Biomedical Engineering Professor Receives NIH Award for Research in Genome Engineering

Christopher Nelson, assistant professor of biomedical engineering.
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Christopher Nelson, assistant professor of biomedical engineering.

The National Institutes of Health awarded a University of Arkansas biomedical engineering faculty member a three-year, $735,000 award for research in genome engineering.

Christopher Nelson, assistant professor of biomedical engineering, also holds the 21st Century Professorship in Biomedical Engineering. He has worked for five years on genome engineering approaches for genetic diseases. Nelson's previous research focused on Duchenne muscular dystrophy, a severe genetic disease. Patients with the condition have a life expectancy of 20 to 30 years.

Genome engineering is an alternative treatment to gene therapy. While gene therapy relies on the delivery of external DNA, CRISPR permanently modifies the host genome directly. Because the effects of gene therapy fade overtime because of inevitable cell division, genome engineering is a more permanent solution, as the altered DNA is copied and transferred to the new cell.

Nelson's research, transitioned from his postdoctoral program at Duke University, has proven the longevity of genome engineering. Mice who suffered from Duchenne muscular dystrophy maintained edited DNA over their lifespans. The success of this research earned his lab their first NIH award, a three-year grant that will allow the expansion of genome engineering methods to other genetic diseases.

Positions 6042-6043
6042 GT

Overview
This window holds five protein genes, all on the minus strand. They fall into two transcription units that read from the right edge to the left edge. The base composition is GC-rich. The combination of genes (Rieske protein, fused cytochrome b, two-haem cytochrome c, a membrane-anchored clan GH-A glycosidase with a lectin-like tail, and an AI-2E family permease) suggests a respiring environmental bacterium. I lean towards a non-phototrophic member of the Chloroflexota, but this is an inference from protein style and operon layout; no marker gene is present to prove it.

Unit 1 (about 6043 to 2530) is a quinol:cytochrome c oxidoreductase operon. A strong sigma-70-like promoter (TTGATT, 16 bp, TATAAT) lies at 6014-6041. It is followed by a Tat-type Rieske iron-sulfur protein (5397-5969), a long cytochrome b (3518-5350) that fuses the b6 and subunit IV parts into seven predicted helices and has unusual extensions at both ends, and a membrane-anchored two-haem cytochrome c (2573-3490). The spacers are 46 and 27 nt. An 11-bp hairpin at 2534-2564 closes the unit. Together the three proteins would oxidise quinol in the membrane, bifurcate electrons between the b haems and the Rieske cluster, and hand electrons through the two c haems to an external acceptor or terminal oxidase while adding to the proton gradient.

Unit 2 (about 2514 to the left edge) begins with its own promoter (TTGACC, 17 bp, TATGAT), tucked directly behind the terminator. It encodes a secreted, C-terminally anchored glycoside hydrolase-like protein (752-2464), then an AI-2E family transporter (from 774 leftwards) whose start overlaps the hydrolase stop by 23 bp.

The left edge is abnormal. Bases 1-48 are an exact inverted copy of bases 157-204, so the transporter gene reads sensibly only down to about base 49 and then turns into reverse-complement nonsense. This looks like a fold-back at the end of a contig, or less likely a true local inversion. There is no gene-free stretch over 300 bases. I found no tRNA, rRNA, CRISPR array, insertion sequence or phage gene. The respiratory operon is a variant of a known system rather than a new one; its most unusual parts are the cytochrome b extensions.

Nelson and his lab aim to focus first on Hemophilia, a genetic disease that affects the blood's ability to clot. Nelson's lab also intends to study the potential side effects of genome editing, as well as reduce the immune system's response, or immunogenicity, to the genome editing process, which currently alerts the immune system to attack the altered cell proteins.

"The immune system may be a barrier to genome engineering's efficiency in humans," Nelson said. "Overcoming this barrier will allow genome editing to be successful in the clinic."

"I am extremely excited Dr. Nelson has received this highly competitive NIH-R00 award as a follow-up to the NIH-K99 postdoctoral research award at Duke University," said Raj Rao, head of the Department of Biomedical Engineering. "The work Dr. Nelson will conduct combines new technologies in biomaterials and genome engineering and provides a new disciplinary focus for the department. His research over the next three years will allow graduate students to venture into biomaterials and gene delivery work and ultimately open new collaborative avenues for biomedical research on campus."


Kaitlyn Yates, media specialist
Biomedical Engineering

Nick DeMoss, director of communications
College of Engineering


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